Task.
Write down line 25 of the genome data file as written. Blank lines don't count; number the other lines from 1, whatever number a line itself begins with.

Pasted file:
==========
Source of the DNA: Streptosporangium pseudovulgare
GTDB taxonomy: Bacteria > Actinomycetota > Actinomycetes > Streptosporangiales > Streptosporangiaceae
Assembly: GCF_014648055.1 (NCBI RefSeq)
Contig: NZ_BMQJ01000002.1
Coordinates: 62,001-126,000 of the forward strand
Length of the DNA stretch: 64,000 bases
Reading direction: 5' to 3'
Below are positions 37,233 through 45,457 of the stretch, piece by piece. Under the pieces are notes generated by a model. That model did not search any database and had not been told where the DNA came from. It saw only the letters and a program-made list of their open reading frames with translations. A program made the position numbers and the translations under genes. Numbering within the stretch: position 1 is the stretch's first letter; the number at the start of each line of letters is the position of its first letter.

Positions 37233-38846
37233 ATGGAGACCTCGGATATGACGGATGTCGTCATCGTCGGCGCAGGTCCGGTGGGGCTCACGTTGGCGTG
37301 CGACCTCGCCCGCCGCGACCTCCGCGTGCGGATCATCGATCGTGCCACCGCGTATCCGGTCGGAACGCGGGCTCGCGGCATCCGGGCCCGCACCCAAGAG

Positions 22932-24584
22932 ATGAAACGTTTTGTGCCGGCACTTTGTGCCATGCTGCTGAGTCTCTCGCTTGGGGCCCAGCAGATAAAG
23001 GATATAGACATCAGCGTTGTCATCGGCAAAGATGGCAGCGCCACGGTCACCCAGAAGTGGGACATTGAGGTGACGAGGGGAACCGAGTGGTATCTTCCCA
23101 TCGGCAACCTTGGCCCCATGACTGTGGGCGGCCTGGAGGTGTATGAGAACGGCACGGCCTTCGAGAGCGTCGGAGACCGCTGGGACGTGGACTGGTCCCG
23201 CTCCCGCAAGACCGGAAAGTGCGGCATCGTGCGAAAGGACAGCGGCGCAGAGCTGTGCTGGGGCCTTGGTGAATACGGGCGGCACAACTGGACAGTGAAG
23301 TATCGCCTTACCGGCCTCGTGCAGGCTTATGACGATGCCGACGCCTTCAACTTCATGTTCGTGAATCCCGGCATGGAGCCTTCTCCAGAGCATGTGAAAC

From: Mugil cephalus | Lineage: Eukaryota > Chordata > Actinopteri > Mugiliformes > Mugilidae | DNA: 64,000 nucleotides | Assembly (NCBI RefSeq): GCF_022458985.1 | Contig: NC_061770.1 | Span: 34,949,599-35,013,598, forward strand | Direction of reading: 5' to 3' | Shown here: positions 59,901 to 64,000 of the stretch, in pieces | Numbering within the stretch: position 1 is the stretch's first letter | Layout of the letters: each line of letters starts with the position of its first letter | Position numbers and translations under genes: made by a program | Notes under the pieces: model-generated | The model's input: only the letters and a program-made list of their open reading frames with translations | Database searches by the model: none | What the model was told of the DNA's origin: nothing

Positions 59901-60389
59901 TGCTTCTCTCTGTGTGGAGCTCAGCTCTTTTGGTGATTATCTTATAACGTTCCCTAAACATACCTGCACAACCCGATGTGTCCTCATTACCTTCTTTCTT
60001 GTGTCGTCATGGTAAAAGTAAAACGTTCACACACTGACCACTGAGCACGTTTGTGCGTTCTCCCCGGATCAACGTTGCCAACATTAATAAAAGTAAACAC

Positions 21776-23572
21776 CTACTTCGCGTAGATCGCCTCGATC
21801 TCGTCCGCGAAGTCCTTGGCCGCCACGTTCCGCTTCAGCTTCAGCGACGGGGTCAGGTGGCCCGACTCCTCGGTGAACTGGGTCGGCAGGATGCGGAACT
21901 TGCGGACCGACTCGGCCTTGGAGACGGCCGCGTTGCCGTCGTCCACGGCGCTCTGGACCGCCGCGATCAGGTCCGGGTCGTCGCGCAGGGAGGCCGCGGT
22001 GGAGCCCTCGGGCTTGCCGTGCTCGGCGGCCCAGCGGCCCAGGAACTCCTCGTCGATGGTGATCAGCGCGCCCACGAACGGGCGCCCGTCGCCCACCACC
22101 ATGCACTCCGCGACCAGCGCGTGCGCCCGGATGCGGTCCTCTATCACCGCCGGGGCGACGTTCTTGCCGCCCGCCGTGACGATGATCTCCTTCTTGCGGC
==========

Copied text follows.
21901 TGCGGACCGACTCGGCCTTGGAGACGGCCGCGTTGCCGTCGTCCACGGCGCTCTGGACCGCCGCGATCAGGTCCGGGTCGTCGCGCAGGGAGGCCGCGGT